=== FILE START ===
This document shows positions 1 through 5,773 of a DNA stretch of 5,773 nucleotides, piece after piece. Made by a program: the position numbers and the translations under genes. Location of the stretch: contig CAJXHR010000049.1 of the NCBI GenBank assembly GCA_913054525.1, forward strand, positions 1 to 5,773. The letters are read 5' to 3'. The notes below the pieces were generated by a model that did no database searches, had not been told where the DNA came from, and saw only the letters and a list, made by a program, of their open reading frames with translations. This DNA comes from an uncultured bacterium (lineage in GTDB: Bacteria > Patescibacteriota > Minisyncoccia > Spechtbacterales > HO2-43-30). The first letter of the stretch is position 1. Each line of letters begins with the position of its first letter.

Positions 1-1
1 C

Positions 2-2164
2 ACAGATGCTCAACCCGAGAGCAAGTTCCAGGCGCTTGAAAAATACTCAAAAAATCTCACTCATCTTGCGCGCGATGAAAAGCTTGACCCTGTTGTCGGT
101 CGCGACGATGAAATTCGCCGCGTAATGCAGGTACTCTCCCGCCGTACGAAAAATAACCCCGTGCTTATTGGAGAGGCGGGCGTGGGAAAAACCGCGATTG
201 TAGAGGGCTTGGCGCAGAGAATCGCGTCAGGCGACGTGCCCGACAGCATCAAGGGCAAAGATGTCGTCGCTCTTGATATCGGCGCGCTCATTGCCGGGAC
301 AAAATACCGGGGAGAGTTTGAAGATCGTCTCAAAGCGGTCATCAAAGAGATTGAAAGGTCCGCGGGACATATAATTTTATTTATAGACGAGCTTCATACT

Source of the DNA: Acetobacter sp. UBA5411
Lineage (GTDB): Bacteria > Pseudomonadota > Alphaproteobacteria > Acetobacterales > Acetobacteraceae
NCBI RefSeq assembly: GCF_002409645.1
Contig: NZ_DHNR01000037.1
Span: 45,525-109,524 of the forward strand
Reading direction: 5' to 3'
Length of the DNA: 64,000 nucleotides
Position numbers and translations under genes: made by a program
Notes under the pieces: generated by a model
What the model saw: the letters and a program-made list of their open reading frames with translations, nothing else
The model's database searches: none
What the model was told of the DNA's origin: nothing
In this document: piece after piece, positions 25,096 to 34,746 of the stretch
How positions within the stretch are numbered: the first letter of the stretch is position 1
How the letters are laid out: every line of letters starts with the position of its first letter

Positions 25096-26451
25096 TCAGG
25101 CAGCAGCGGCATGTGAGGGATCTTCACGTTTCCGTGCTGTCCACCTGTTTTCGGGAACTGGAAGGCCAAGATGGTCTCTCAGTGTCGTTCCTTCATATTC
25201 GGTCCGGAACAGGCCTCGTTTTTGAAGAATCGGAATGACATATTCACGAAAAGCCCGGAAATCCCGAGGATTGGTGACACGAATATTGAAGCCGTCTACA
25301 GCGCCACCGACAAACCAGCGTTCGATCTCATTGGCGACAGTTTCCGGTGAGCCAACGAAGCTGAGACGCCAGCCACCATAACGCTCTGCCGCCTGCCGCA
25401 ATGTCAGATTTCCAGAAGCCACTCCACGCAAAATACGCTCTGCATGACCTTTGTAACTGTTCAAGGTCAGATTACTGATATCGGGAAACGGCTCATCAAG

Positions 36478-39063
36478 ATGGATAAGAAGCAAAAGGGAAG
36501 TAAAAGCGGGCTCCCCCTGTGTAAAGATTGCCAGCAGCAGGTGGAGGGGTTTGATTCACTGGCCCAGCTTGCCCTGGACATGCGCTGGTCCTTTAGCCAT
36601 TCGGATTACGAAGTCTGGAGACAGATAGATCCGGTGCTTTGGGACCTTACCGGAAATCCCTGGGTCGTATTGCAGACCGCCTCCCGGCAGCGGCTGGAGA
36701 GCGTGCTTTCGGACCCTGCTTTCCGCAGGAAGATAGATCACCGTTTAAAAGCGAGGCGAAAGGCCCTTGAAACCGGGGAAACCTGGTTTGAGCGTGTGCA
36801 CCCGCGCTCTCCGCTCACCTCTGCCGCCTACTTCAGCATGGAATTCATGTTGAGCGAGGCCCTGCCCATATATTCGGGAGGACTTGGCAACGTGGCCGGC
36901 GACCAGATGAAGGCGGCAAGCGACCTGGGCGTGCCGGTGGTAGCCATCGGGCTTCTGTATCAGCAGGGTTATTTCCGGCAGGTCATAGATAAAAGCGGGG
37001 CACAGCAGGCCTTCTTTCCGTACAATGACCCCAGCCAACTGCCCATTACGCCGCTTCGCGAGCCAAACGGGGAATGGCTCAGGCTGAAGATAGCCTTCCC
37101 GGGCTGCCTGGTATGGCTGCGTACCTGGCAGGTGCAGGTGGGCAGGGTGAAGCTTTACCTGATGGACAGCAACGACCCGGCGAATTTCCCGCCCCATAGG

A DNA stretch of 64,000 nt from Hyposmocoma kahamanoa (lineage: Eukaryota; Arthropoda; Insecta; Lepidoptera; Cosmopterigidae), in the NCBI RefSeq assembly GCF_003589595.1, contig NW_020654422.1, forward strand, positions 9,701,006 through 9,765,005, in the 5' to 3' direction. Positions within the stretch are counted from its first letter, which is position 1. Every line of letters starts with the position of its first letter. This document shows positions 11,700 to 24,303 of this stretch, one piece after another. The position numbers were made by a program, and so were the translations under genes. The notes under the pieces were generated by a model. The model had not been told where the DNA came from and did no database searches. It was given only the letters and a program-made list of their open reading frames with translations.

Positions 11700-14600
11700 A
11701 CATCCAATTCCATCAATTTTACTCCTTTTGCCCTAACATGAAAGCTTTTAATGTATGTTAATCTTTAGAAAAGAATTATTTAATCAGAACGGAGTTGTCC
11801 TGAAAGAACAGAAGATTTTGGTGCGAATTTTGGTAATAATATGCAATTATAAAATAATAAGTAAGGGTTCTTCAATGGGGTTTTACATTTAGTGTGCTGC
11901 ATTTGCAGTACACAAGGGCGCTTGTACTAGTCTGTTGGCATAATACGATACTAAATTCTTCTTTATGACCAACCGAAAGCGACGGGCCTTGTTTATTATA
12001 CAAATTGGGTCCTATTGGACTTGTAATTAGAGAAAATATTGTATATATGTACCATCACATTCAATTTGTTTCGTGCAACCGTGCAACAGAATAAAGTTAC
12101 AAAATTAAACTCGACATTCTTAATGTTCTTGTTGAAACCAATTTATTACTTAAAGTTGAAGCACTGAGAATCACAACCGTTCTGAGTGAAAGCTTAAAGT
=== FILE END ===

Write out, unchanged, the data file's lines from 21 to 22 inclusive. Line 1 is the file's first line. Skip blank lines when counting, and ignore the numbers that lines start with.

In this document: piece after piece, positions 25,096 to 34,746 of the stretch
How positions within the stretch are numbered: the first letter of the stretch is position 1